A new analysis of dust from the Moon suggests that water may have come from the Sun.

It could be the result of bombardment of hydrogen ion from the solar wind, slamming into the lunar surface and interacting with mineral oxides. There could be significant quantities of water hidden in the lunar regolith.

Implications for our understanding of the provenance and distribution of water on the Moon are related to our understanding of the origins of water on Earth.

Recent studies have shown that there is more water up there than was thought. It is bound up in the lunar regolith and may be hidden as ice in permanently shadowed craters.

There are questions about how much water is up there. What is the distribution of it like? Where did it originate? The last question may have more than one answer.

It might have come from an asteroid impact. There are some from Earth. It's not the first thing that comes to mind when you think of rain clouds.

The wind of the sun is a reliable source of high-speed hydrogen ion. Evidence that includes an analysis of lunar dirt from the Apollo missions raises the possibility that the solar wind is responsible for some of the Moon's ingredients for water.

The chemistry in the grains recovered by the Chang'e-5 mission supports a solar source of lunar water.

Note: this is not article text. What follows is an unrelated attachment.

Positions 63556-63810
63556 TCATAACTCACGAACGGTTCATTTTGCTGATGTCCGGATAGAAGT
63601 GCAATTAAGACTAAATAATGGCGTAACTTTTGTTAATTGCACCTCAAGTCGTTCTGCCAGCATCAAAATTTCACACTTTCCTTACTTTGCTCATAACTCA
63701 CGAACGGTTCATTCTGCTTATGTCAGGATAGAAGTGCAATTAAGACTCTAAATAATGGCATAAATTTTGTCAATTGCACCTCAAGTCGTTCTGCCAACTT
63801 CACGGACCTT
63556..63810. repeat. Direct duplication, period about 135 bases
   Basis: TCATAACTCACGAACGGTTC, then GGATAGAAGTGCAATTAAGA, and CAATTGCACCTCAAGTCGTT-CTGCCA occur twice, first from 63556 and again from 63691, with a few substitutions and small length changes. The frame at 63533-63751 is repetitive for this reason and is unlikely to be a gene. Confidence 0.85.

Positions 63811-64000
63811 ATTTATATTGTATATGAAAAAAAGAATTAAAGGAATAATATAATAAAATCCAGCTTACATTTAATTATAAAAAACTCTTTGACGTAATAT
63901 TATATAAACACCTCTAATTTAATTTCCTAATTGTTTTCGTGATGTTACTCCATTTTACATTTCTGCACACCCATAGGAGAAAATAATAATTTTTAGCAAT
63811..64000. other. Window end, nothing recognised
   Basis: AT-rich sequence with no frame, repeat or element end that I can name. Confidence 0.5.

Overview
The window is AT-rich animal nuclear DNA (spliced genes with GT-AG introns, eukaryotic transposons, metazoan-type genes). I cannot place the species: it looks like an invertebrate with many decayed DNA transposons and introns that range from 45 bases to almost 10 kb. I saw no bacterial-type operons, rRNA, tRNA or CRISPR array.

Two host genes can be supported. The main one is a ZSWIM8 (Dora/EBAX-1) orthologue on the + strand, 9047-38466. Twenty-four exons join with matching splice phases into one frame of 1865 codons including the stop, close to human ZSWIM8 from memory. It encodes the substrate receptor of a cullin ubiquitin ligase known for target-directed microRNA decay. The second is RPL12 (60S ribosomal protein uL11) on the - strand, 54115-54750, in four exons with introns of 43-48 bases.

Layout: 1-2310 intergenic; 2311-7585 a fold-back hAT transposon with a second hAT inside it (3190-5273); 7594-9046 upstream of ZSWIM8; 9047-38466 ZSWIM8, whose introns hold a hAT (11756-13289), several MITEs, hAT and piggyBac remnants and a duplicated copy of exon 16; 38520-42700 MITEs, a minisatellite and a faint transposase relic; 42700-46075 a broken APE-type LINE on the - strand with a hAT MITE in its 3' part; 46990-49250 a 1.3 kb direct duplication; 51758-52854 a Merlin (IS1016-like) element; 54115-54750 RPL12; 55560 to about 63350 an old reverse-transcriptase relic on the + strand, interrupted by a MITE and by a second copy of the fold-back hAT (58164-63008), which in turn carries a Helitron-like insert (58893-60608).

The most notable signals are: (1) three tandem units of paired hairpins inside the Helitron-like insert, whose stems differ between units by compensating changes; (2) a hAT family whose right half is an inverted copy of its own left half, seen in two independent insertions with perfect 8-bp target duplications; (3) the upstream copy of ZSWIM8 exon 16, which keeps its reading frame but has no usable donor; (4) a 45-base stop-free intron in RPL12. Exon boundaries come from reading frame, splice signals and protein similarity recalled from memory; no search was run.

They studied 17 grains. The low-latitude samples collected by Apollo and Luna were from a mid-latitude region of the Moon while the youngest known lunar volcanic basalt was collected from the driest basaltic basement.

The outer shell of the grain that is most exposed to space weather is the most altered in comparison to the grain interior.

The majority of the rims had very high hydrogen concentrations and low deuterium/hydrogen ratios. The ratios suggest that the solar wind deposited hydrogen on the lunar surface.

The Chang'e-5 landing site has a water content of 46 parts per million. That's consistent with some of the things that have been done.

The researchers conducted heating experiments on some of their grains to see if hydrogen could be preserved in lunar minerals. The grains can retain hydrogen after they're buried.

The simulations were done on the preservation of hydrogen in the lunar soil. The outgassing of hydrogen on the Moon is caused by the temperature of the lunar surface. A lot of solar wind-derived water could be retained at high latitudes.

The model suggests that the polar regions of the Moon could be richer in water due to the solar wind.

The Chang'e-5 samples have less water than the polar lunar soils.

This discovery is important for the future use of water on the moon. It is easy to use the water in the lunar soil through particle sorting and heating.

The research was published in a journal.